Aug 24 2018

MARK HELVEY: Protect California’s Drift Gillnet Fishery

August 24, 2018 — WASHINGTON — California’s drift gillnet (DGN) fishery has come under attack in recent months. One of the most prominent media attacks was a July Los Angeles Times editorial “Dead dolphins, whales and sea turtles aren’t acceptable collateral damage for swordfishing,” which irresponsibly called for the shut down of the fishery. Like many similar critiques, it overlooked the ways DGN fishermen have worked to reduce bycatch and the unintended consequences of shutting down the fishery.

It is first important to note that the DGN fishery operates legally subject to all bycatch minimization requirements in federal law. This includes not just the Magnuson-Stevens Act—the primary federal fishing law—but also the Marine Mammal Protection Act and the Endangered Species Act (ESA). These statutes are precautionary and conservation-minded, and help make U.S. fisheries some of the most environmentally conscious and best managed in the world.

DGN fishermen have collaborated extensively with NOAA’s National Marine Fisheries Service over the years to further reduce bycatch. Since 1990, the fishery has operated an observer program to effectively monitor bycatch. It has deployed devices such as acoustic pingers to ward off marine mammals from fishing gear, has established the Pacific Offshore Cetacean Take Reduction Plan to further reduce marine mammal interactions, and has implemented time/area closures to reduce interactions with endangered sea turtles.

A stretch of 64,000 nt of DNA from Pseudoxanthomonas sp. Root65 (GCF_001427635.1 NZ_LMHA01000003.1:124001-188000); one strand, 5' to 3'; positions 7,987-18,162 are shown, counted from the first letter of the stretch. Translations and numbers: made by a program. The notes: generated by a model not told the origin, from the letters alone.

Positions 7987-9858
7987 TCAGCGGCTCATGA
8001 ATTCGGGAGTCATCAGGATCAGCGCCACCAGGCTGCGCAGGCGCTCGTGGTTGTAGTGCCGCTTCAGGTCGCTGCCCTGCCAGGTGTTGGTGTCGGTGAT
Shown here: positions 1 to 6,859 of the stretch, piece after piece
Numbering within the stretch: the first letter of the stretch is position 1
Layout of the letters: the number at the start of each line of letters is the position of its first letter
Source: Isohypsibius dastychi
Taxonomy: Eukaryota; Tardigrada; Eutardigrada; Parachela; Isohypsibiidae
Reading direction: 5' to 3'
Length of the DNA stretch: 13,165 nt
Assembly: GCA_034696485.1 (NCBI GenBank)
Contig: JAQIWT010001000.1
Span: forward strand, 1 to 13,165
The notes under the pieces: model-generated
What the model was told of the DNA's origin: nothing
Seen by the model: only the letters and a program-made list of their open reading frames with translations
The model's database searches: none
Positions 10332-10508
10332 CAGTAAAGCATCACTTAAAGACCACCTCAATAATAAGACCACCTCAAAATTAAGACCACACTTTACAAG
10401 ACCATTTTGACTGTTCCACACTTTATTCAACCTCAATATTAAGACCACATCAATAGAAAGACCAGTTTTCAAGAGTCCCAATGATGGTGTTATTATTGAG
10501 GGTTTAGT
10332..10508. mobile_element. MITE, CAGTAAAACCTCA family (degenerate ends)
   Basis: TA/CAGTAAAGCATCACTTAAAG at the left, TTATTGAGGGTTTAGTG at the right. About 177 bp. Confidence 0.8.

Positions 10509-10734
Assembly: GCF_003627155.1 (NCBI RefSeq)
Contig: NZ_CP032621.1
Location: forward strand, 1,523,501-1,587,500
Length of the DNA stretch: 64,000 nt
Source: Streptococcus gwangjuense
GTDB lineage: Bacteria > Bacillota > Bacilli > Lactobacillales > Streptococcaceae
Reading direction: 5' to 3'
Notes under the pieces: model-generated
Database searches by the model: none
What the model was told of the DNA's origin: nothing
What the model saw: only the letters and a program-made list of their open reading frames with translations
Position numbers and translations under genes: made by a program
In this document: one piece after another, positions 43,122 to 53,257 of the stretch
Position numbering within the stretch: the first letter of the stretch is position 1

These measures have led to significant progress in reducing bycatch. For example, no ESA-listed marine mammals have been observed caught in the DGN fishery since the 2010-2011 fishing season and no listed sea turtles since the 2012-2013 season.

As mentioned in the Times editorial, there is indeed good news from fisheries deploying new, experimental deep-set buoy gear. But it is just that – experimental, and it is still unclear whether it will become economically viable. And while fishermen hope that it does, the volumes produced won’t make a dent in the over 80 percent of the 20,000 metric tons of swordfish consumed annually in the U.S. that comes from foreign fisheries.

Often missing from the discussion of the drift gillnet fishery is that most foreign fisheries are far less regulated and are much more environmentally harmful than any U.S. fishery. Should the U.S. DGN fishery be shut down, it will only further increase our reliance on this imported seafood. All U.S. fishermen abide by the highest levels of environmental oversight relative to their foreign counterparts, meaning that U.S. caught seafood comes at a fraction of the ecosystem impacts occurring abroad.

Californians need to understand this and help protect U.S. fisheries that are striving to do things the right way. California’s DGN fishermen provide seafood consumers with a local source of sustainably-caught, premium quality swordfish. We should thank them by keeping them on the water.

Mark Helvey had a 30-year career with NOAA’s National Marine Fisheries Service (NMFS) before retiring in 2015.  He served as the last Assistant Regional Administrator for Sustainable Fisheries with the NMFS Southwest Region in Long Beach, representing the agency on fishery conservation and management for highly migratory and coastal pelagic species on the west coast.


Read the original post: https://www.savingseafood.org/tag/pacific/

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